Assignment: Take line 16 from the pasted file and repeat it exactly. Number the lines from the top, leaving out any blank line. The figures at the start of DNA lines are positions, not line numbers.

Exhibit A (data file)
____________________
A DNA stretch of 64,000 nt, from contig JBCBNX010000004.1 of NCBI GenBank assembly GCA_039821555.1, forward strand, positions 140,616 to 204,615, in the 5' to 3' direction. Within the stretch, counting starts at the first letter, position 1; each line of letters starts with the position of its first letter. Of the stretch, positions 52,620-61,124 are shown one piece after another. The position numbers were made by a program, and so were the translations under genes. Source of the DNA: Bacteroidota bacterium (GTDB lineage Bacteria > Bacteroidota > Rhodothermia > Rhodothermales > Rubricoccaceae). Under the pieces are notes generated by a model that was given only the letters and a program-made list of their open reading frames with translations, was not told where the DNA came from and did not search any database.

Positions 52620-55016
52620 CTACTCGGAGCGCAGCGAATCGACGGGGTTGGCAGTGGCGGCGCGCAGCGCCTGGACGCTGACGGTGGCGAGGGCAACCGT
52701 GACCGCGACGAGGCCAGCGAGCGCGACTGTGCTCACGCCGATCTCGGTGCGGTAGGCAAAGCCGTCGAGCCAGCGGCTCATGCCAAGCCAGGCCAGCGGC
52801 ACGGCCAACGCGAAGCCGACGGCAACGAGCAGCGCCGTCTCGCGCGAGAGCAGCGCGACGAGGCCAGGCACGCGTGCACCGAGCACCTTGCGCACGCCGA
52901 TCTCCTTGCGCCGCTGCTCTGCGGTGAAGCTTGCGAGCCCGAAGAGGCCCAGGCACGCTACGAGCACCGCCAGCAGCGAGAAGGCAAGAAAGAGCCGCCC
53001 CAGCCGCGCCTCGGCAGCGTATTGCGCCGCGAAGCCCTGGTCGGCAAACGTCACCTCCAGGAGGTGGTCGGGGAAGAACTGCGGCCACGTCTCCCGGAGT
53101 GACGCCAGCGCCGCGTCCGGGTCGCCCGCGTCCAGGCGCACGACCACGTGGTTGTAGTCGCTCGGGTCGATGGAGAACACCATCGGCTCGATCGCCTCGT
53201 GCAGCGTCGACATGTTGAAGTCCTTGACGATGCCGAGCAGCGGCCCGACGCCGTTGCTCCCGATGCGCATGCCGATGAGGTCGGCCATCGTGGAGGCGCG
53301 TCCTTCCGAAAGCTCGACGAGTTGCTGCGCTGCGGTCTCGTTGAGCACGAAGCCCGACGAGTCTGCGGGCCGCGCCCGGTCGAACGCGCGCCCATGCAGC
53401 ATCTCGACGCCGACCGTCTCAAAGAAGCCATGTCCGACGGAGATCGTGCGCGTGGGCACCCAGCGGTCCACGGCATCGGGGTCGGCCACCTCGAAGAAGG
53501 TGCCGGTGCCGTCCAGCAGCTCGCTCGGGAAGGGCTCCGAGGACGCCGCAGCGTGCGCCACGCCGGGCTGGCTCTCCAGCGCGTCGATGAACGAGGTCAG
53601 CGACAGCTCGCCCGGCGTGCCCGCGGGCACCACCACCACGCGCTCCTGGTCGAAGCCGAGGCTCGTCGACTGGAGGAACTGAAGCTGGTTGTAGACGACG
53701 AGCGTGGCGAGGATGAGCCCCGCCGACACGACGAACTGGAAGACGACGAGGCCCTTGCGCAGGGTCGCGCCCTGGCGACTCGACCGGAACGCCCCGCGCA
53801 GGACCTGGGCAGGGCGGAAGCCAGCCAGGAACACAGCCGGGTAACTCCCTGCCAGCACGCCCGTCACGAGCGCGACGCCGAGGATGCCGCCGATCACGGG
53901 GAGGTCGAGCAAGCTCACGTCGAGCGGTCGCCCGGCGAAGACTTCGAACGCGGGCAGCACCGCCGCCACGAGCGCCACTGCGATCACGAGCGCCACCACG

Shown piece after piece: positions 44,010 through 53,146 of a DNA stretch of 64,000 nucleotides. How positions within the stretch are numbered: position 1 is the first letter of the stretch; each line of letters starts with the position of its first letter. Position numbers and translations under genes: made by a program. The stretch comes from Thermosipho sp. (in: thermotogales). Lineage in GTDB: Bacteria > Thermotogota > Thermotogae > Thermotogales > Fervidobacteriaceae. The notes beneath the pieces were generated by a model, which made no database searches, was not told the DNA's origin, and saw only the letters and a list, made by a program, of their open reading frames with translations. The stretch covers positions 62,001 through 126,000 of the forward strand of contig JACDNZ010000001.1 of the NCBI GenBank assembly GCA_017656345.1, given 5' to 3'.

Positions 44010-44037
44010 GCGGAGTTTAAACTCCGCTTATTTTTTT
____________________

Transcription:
53901 GAGGTCGAGCAAGCTCACGTCGAGCGGTCGCCCGGCGAAGACTTCGAACGCGGGCAGCACCGCCGCCACGAGCGCCACTGCGATCACGAGCGCCACCACG